“As a group of leaders in this industry we need to inspire change and we cannot afford to be passive. To be an adaptive retailer – takes skill and it takes courage. As a new entrant to this industry I have observed that for the most part, we are adapting. What presents itself to the consumer as a convenience offering is certainly different to five, ten or 15 years ago, but are we changing fast enough.
“Is our rate of change enough to keep us in line with where the consumer us going? If I reflect on my own organisation, I would be constantly challenging them and say that we are not changing fast enough. The world we play in is moving faster than ever and we battle now between bricks and mortar as well as the digital frontier – or the terrestrial and the digital dimensions.
“In the terrestrial dimension, we want our customers to shop inside of our walls, reacting to the ever-present cries for greater upsell and to increase merchandise purchases with fuel and shifting the mix of what we sell in our store. But dare I say it, those cries have hung over the retail landscape for decades. The new frontier is the digital dimension and talking directly to our customers and knowing their needs and anticipating their needs and extrapolating unknown consumer needs all with one eye on how we can customize the offer for the consumer.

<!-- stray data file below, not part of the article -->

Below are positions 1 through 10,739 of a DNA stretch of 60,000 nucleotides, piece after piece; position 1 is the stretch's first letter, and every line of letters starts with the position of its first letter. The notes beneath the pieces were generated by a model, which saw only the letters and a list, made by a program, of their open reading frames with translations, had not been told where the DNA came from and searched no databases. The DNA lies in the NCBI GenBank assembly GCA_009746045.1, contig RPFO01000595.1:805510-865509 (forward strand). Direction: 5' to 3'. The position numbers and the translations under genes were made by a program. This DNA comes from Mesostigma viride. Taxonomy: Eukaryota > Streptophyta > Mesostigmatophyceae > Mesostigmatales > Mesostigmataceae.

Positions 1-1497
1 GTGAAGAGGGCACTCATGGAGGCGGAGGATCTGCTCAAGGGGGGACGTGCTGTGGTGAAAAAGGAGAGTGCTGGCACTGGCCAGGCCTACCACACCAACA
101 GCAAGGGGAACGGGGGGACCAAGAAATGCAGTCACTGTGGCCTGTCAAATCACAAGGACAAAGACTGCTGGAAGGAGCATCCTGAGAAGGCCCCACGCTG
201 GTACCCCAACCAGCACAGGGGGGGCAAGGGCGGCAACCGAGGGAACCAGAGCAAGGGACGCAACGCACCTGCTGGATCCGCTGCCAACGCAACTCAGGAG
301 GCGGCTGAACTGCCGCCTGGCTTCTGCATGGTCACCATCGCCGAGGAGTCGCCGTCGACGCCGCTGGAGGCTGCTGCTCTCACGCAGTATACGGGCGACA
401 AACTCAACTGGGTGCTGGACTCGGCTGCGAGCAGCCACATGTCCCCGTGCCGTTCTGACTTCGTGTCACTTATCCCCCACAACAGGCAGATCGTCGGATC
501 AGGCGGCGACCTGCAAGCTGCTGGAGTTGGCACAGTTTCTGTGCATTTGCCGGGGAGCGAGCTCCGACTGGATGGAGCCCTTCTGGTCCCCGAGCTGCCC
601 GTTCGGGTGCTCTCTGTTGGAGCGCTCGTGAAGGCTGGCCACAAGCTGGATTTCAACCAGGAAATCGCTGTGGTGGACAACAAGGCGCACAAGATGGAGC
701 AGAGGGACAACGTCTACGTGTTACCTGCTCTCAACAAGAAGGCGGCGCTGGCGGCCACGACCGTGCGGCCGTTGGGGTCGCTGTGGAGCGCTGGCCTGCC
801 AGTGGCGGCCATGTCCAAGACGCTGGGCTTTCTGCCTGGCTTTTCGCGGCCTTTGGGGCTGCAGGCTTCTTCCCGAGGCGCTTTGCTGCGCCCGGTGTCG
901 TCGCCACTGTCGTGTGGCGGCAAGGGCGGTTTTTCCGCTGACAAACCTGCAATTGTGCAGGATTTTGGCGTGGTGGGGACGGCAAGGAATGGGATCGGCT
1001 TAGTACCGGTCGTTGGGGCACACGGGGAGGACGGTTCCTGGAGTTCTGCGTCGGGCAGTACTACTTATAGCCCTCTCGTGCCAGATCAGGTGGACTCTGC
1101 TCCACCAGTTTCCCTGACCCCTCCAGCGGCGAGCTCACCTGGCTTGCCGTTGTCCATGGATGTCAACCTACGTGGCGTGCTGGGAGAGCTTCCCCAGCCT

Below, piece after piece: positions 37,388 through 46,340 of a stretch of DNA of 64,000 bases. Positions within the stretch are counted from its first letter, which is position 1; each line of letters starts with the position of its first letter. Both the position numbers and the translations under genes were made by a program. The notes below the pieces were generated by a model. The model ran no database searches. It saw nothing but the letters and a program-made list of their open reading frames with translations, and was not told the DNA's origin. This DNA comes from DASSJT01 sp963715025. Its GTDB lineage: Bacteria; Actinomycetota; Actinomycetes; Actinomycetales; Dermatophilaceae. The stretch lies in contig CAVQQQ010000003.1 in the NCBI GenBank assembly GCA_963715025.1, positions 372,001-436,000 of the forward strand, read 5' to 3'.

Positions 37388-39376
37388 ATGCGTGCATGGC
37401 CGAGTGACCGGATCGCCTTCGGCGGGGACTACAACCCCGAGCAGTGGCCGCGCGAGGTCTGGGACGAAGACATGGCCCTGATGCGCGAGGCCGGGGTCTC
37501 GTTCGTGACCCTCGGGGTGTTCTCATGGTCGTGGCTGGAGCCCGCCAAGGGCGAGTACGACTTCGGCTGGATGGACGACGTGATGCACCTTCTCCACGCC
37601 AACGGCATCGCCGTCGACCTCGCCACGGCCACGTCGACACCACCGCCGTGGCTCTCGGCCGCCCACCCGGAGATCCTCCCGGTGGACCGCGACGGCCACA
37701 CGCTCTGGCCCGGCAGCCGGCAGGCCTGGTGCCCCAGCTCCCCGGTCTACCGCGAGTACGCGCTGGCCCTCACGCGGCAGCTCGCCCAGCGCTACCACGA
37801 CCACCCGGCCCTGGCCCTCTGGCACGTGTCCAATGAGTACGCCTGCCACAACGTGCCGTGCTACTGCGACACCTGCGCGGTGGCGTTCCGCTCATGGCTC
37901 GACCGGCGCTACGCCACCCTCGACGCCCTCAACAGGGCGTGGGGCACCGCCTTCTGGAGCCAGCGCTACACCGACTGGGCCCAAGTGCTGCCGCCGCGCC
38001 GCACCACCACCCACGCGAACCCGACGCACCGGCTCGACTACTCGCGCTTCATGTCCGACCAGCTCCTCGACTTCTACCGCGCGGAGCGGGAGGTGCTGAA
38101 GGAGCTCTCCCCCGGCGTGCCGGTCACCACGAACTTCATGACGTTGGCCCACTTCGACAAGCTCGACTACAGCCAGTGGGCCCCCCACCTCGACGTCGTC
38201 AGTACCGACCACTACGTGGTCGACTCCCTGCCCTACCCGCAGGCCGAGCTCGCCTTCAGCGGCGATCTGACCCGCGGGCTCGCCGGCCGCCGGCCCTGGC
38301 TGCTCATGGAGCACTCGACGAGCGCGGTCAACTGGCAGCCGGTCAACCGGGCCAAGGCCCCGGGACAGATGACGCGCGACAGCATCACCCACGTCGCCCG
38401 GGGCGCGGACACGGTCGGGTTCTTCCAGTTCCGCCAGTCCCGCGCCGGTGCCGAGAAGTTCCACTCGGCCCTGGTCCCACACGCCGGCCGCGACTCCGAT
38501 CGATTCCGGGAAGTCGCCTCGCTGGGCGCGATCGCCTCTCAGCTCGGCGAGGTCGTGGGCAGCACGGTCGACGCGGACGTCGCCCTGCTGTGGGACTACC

“So how do we marry these two worlds? Who is going to be good enough to play in these two worlds? Can we play in both digital and terrestrial worlds – surely they can co-exist? Surely our customers want to play in both – in fact is that not the definition of convenience – providing choice to our customers.
“The digital dimension is not solely for the benefit of the customer, the digital dimension also provides us with the opportunity to change the way we do things and to make our lives simpler and to make our staff’s lives simpler and to make things quicker and more economic. It can revolutionise the way in which we manage our business and the way we transact and the way we communicate and perhaps most importantly the way we behave – it is a world of new possibilities.
“Our economy is also changing and the landscape and politics are changing and that affects the industry in which we operate in. The franchising sector has forever changed. The current political climate will see that cemented and in 7-Eleven’s case – we will need to act as an industry leader and promote change to both our industry and equally to the network in which we operate. Last week as a nation we hit 25 million people, the growth of our nation is faster than anyone ever expected.
“The faces of our nation are changing – the age and the influences of different ethnicities that make up Australia are all changing and are all promoting change.
“The landscape in our cities is changing – they are adapting to population requirements and a new way of living. The changes to our customers flow into what we sell within our stores. Our stores are highly dependent on categories we value today – but these categories already have challenges in the decades to come. How will we adapt in expanding our businesses to meet those future needs? We need to adapt or perish.”